A humorous quote from the Chief Executive at SpaceX, a company hoping to build a commercial rocket ship. “We’ve been able to soft-land the rocket booster in horror movies the ocean twice so far,” Elon Musk said. “Unfortunately, it sort of sat there for several seconds, then tipped over and exploded. It’s quite difficult to reuse at that point.” [The New York Times]
I can now add another reason never to swim at Coney Island, in addition to the open fucking and public shitting which I’ve personally witnessed on previous trips: a bloated human hand has been found floating in its waters. Police are investigating. [Animal New York]
Everything about these tech world predictions is spot on. Brilliantly snarky too. On the predicted success of Uber, “Nobody will care about all the bad behavior anymore because money talks and bullshit walks, as Goethe once wrote.” [Valleywag]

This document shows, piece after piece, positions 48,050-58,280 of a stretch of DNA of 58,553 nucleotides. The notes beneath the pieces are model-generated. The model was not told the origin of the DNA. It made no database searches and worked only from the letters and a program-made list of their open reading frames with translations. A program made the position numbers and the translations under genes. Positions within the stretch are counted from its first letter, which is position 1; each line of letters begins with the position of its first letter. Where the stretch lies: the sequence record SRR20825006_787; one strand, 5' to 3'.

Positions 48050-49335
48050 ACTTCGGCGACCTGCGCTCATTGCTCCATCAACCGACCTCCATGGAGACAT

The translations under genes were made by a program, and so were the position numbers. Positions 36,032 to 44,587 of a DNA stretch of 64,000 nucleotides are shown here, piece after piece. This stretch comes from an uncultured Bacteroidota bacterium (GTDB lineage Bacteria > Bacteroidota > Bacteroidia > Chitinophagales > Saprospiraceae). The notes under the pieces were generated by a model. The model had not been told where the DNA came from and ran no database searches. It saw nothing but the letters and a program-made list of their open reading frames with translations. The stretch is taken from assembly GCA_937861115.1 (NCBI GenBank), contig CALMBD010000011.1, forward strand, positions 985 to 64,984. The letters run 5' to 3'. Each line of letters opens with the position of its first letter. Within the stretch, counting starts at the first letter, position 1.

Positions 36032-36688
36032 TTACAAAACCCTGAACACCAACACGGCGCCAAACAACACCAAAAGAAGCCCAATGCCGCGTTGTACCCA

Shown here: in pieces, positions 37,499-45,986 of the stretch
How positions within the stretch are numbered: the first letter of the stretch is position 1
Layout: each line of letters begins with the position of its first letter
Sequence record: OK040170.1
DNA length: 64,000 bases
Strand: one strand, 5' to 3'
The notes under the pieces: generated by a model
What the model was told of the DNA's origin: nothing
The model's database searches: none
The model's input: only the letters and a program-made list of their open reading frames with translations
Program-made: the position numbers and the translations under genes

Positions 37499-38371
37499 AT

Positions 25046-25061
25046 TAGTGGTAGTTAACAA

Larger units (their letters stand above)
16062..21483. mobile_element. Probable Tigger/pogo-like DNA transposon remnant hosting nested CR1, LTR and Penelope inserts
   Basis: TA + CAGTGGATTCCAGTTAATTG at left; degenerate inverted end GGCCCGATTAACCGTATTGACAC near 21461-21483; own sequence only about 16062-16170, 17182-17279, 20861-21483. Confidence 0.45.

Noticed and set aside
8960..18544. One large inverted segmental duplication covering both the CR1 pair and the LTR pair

Collector and dealer Stefan Simchowitz spent his vacation on facebook talking about his New York Times profile. Read the threads on Paddy Johnson’s facebook page and elsewhere. [Facebook]
The Studio Museum’s Thelma Golden reveals all, from being inspired by The Jeffersons to become a curator, as well as the importance of listening to artists: “I was raised as a curator by a fierce group of artists who really demanded that I understand what their work was about.” [Studio 360]
Holland Cotter discusses the new Aspen Art Museum designed by Japanese architect Shigeru Ban. The shows have little relationship to the architecture, but two out of the five are good. Cotter notes that all of them are trendy and that the museum should try to do better. [The New York Times]
Camille Henrot has won the Nam June Paik Award and will receive $32,000. [Artforum]